The Word, when it was made flesh, passed from ubiquity to space, from eternity to history, from limitless bliss to mutation and flesh; to correspond with such a sacrifice, it was necessary that a man, in representation of all men, would make a like sacrifice. Judas Iscariot was that man. Judas, unique amongst the apostles, intuited the secret divinity and terrible purpose of Jesus. The Word had lowered itself to the status of mortality. Judas, disciple of the Word, could lower himself to the status of informer (the worst crime this infamy bears) and become the chalice of a fire that cannot be extinguished. This inferior order is a mirror of the superior order; the forms of the earth correspond to the forms of the sky; birthmarks are a map of the incorruptible constellations; Judas reflects, in some manner, Jesus. Hence the thirty pieces of silver and the kiss; hence the voluntary death, hence the deserved Damnation. This is how Nils Runeberg has solved the enigma of Judas.

He renounced honour, goodness, peace, the kingdom of heaven, like others, less heroically, to pleasure. He premeditated with terrible lucidity his guilt. In adultery, tenderness and self-sacrifice are usually twins; in murder, courage; in desecration and blasphemy, a certain satanic glow. Judas chose those faults not visited by any virtue: breach of trust (John 12:6) and betrayal. He acted with great humility, and believed himself unworthy of being good. Paul has written: Let the one who boasts, boast only of the Lord. (I Corinthians 1:31); Judas sought Hell, because the happiness of the Lord was enough for him. He thought that happiness, like good, is a divine attribute and that men should not usurp it.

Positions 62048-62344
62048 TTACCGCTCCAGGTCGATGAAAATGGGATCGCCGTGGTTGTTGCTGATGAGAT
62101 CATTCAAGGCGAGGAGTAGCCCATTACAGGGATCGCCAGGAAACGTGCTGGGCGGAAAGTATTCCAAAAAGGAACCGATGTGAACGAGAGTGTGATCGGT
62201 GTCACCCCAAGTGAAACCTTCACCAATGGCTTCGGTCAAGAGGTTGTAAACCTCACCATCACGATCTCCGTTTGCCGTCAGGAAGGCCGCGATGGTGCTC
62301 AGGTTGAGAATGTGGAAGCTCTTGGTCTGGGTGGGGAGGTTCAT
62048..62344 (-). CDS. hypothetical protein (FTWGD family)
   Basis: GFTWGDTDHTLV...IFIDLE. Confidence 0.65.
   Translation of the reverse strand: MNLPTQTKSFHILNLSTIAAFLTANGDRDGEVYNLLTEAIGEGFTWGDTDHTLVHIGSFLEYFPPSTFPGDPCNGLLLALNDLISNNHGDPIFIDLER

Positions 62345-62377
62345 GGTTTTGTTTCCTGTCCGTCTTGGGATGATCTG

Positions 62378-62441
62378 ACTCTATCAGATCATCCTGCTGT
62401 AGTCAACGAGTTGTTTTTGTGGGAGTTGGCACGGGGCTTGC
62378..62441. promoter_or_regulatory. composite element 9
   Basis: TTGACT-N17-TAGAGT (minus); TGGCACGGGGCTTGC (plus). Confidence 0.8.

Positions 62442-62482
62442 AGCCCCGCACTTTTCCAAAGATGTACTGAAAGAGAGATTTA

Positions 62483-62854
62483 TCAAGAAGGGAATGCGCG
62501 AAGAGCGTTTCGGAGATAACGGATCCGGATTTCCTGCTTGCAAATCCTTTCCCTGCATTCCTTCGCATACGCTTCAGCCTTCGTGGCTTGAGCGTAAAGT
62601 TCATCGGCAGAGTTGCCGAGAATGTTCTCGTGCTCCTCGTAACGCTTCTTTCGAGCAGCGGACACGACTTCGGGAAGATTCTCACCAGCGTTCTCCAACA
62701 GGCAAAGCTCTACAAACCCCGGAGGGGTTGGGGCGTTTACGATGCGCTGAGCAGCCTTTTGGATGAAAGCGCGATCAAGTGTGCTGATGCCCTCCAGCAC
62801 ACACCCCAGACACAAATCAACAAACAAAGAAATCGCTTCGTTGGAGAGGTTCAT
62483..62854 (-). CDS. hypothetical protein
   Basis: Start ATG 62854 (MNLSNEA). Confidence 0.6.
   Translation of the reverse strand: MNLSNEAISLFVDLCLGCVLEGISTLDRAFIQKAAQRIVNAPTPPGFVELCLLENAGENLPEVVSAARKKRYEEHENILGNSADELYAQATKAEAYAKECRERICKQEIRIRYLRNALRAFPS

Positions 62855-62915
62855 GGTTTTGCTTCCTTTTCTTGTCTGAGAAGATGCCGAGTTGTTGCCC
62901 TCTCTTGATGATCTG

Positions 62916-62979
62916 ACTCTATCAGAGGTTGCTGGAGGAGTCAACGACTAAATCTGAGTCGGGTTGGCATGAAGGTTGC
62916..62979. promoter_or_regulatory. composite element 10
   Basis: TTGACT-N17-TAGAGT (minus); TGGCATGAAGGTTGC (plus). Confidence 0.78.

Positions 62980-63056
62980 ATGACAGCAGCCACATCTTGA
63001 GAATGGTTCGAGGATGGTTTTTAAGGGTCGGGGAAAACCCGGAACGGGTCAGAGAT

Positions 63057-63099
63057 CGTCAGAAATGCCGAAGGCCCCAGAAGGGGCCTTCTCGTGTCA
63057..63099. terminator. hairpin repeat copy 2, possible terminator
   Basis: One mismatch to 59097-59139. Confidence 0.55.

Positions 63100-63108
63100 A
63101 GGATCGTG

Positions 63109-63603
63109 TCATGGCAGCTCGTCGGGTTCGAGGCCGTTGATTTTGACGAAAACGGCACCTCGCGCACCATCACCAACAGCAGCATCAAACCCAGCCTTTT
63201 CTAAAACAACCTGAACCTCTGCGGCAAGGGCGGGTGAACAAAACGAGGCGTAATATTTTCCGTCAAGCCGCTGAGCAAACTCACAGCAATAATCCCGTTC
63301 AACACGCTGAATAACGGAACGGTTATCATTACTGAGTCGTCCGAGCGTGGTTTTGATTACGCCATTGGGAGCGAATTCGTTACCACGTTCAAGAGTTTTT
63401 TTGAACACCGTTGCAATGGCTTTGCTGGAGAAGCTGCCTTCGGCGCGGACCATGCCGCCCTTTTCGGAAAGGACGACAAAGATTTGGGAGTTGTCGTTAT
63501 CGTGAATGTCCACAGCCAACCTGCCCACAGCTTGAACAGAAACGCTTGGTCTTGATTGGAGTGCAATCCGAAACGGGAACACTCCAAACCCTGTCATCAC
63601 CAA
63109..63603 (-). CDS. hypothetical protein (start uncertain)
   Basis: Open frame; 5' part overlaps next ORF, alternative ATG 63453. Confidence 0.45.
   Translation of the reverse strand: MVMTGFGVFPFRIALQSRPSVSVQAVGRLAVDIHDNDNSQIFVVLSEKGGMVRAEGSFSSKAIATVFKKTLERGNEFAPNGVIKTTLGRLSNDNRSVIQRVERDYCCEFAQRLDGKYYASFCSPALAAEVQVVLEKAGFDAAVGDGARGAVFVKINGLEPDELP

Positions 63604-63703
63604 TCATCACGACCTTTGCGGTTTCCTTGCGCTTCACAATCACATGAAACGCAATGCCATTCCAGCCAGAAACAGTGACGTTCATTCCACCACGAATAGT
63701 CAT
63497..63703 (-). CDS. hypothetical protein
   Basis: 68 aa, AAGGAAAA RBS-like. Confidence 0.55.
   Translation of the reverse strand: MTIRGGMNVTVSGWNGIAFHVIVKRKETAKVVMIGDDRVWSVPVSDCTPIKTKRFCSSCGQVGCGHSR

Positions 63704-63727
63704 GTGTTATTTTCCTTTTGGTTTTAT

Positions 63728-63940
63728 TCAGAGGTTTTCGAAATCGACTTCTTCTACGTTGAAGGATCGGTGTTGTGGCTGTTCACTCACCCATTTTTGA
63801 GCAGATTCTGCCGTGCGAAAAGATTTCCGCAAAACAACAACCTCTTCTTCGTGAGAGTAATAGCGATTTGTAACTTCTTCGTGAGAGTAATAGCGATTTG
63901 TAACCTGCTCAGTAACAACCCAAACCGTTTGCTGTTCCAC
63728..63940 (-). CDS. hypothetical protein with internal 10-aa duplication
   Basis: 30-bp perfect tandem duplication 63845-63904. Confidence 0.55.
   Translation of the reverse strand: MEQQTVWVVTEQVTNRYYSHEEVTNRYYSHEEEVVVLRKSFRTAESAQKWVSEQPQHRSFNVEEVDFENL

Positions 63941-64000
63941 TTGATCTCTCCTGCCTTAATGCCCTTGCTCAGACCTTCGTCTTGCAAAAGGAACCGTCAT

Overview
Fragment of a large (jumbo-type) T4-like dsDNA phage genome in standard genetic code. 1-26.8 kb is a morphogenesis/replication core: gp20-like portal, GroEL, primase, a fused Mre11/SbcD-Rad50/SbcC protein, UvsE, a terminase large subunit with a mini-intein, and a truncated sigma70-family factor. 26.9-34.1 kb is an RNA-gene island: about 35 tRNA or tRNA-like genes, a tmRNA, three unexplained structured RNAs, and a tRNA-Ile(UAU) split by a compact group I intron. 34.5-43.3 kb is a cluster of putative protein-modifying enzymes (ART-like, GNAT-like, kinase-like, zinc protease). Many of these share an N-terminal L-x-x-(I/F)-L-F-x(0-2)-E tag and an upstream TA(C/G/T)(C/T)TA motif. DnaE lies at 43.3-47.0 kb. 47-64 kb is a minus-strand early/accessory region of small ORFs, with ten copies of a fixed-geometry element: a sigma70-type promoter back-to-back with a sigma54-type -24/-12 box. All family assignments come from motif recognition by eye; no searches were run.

An Argentine reader may recall an analogous passage in the work of Almafuerte. Runeberg published, in the symbolist magazine Sju insegel, an assiduously descriptive poem called The Secret Water; the first stanzas narrate the events of a tumultuous day; the last, the finding of a glacial pool; the poet suggests that the eternalness of that silent water makes up for our useless violence, and that in some way, permits and absolves it. The poem concludes like this: The water of the jungle is happy; we can be wicked and painful.